Groups claiming to speak for Christians rather than the official viewpoints of the Christian clergy have sprung up in a number of countries.
See also: Prayopavesa
There are two Hindu points of view on euthanasia. By helping to end a painful life a person is performing a good deed and so fulfilling their moral obligations. On the other hand, by helping to end a life, even one filled with suffering, a person is disturbing the timing of the cycle of death and rebirth. This is a bad thing to do, and those involved in the euthanasia will take on the remaining karma of the patient.
It is clearly stated in the Vedas that man has only two trust worthy friends in life, the first is called Vidya (knowledge), and the 2nd is called Mrityu (Death). The former is something that is beneficial and a requirement in life, and the latter is something that is inevitable sometimes even unexpected. It is not the euthanasia that is the act of sin, but worldy attachment which causes euthanasia to be looked upon as an act of sin. Even a Sannyasin or Sannyasini if they decide to, are permitted to end his or her life with the hope of reaching moksha i.e. emancipation of the soul.
Muslims are against euthanasia.They believe that all humans life is sacred because it is given by God, and that God chooses how long each person lives. Human beings should not interfere in this. It is forbidden for a Muslim to plan, or come to know through self-will, the time of his own death in advance.
Main article: Sallekhana
Jainism is based on the principle of non-violence (ahinsa) and is best known for it. Jainism recommends voluntary death or sallekhana for both ascetics and srāvaka (householders) at the end of their life.Sallekhana (also known as Santhara, Samadhi-marana) is made up of two words sal (meaning 'properly') and lekhana, which means to thin out. Properly thinning out of the passions and the body is sallekhana. A person is allowed to fast unto death or take the vow of sallekhana only when certain requirements are fulfilled. It is not considered suicide as the person observing it, must be in a state of full consciousness. When observing sallekhana, one must not have the desire to live or desire to die. Practitioner shouldn't recollect the pleasures enjoyed or, long for the enjoyment of pleasures in the future. The process is still controversial in parts of India. Estimates for death by this means range from 100 to 240 a year. Preventing santhara invites social ostracism.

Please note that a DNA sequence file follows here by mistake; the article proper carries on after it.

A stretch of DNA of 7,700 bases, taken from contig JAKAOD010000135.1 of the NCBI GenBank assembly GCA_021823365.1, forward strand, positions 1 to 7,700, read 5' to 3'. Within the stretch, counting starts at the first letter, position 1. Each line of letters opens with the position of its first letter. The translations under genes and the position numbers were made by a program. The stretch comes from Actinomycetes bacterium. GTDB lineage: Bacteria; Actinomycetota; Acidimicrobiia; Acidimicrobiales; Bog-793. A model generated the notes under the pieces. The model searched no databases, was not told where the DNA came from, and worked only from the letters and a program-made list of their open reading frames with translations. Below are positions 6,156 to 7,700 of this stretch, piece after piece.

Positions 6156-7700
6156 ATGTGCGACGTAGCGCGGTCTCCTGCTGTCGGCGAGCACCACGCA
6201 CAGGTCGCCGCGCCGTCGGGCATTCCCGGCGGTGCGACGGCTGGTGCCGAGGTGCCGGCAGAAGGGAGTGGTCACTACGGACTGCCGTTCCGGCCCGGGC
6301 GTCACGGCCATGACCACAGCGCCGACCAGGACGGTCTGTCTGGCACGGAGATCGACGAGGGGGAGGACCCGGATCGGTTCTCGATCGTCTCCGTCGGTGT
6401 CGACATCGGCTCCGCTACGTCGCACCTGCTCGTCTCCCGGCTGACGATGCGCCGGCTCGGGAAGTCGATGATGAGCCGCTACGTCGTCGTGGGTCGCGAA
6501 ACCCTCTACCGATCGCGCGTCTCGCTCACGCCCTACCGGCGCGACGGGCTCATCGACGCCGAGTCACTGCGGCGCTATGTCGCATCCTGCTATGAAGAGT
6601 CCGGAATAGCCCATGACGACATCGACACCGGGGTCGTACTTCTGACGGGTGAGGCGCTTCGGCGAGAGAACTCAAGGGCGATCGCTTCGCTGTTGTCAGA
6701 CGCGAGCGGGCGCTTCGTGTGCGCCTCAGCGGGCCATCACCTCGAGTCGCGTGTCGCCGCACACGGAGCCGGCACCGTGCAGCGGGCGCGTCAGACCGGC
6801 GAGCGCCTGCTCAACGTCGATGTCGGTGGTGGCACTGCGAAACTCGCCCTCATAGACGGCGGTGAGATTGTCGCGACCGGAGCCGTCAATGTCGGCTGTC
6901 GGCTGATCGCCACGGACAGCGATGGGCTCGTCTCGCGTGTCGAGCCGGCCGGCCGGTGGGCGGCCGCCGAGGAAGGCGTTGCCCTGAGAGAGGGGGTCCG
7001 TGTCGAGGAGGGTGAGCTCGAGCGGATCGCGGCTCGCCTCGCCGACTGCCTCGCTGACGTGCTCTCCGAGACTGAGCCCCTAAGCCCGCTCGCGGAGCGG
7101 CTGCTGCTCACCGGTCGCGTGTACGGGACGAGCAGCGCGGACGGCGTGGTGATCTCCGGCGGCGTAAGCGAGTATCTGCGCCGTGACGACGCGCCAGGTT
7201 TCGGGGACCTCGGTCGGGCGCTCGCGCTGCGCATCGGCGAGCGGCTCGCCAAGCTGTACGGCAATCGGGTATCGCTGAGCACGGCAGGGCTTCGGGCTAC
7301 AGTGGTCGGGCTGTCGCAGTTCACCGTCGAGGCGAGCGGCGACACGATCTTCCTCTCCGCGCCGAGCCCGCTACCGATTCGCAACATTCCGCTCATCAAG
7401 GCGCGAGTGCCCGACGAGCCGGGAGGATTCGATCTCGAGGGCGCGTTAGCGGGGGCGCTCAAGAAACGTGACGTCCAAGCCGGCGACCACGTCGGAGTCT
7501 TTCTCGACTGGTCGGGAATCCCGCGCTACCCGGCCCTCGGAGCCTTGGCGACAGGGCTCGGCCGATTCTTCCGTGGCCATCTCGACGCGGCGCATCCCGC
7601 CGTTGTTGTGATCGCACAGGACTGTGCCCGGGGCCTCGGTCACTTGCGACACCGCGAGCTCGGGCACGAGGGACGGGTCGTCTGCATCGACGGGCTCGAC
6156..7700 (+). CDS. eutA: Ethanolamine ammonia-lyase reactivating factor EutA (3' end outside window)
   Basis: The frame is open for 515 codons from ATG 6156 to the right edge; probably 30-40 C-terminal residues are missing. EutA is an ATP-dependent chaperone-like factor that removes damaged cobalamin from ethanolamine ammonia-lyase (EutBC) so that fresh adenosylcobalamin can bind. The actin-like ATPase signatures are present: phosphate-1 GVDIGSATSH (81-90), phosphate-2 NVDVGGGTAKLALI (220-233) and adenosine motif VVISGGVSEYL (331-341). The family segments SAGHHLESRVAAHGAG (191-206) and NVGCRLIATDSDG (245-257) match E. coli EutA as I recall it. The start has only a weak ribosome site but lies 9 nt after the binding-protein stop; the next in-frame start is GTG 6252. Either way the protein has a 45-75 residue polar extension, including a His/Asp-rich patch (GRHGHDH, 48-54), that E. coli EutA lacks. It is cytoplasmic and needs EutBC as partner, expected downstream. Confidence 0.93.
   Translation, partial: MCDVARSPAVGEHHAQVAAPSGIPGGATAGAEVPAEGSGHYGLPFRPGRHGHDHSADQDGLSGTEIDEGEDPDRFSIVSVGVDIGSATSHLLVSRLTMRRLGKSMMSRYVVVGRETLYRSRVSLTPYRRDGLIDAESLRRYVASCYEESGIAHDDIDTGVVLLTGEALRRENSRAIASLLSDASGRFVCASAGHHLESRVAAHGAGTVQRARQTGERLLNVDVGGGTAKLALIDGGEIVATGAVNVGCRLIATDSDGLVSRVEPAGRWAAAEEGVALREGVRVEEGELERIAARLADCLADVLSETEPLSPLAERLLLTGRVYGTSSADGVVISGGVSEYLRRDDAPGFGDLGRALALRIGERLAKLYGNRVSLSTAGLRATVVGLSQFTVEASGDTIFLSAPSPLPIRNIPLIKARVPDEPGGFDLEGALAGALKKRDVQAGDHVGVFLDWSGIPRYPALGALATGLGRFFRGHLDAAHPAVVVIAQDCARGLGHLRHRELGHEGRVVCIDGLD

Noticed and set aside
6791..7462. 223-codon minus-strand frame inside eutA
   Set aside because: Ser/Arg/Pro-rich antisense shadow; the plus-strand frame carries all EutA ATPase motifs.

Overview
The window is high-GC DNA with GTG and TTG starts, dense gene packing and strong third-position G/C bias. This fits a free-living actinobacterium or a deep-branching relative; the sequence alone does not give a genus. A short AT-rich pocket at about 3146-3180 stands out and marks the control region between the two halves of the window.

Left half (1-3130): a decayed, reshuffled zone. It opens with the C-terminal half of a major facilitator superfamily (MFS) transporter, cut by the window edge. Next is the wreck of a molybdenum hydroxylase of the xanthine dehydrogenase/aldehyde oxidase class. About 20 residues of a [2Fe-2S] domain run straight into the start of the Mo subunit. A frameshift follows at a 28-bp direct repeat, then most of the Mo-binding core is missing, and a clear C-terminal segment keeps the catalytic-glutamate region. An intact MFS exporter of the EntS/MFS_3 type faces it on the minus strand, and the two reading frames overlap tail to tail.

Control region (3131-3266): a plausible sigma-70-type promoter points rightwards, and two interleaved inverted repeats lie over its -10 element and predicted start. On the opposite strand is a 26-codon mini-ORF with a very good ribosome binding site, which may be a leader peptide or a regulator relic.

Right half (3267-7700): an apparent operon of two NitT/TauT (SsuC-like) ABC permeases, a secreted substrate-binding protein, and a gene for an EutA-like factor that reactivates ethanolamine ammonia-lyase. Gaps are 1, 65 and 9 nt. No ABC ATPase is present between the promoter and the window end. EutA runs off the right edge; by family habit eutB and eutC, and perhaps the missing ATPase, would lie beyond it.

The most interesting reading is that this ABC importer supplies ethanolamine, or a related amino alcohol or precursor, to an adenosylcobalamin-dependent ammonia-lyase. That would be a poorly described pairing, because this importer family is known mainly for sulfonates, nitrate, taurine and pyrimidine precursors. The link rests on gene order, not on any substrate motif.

Like the trend among Protestants, Jewish medical ethics have become divided, partly on denominational lines, over euthanasia and end of life treatment since the 1970s. Generally, Jewish thinkers oppose voluntary euthanasia, often vigorously, though there is some backing for voluntary passive euthanasia in limited circumstances. Likewise, within the Conservative Judaism movement, there has been increasing support for passive euthanasia (PAD) In Reform Judaismresponsa, the preponderance of anti-euthanasia sentiment has shifted in recent years to increasing support for certain passive euthanasia options. Secular Judaism is a separate category with increasing support for euthanasia. A popular sympathiser for euthanasia is Rabbi Miriam Jerris.
A study performed in 2010 investigated elderly Jewish women who identified themselves as either Hasidic Orthodox, non-Hasidic Orthodox, or secularized Orthodox in their faith. The study found that all of the Hasidic Orthodox responders disapproved of voluntary euthanasia whereas a majority of the secularized Orthodox responders approved of it.
In Japan, where the dominant religion is Shinto, 69% of the religious organisations agree with the act of voluntary passive euthanasia. The corresponding figure was 75% when the family asked for it. In Shinto, the prolongation of life using artificial means is a disgraceful act against life. Views on active euthanasia are mixed, with 25% Shinto and Buddhist organisations in Japan supporting voluntary active euthanasia.
The Unitarian Universalist Association (UUA) recommends observing the ethics and culture of the resident country when determining euthanasia. In 1988 the UUA gathered to share a commitment to The Right to Die with Dignity document which included a resolution supporting self-determination in dying.
Influence of religious views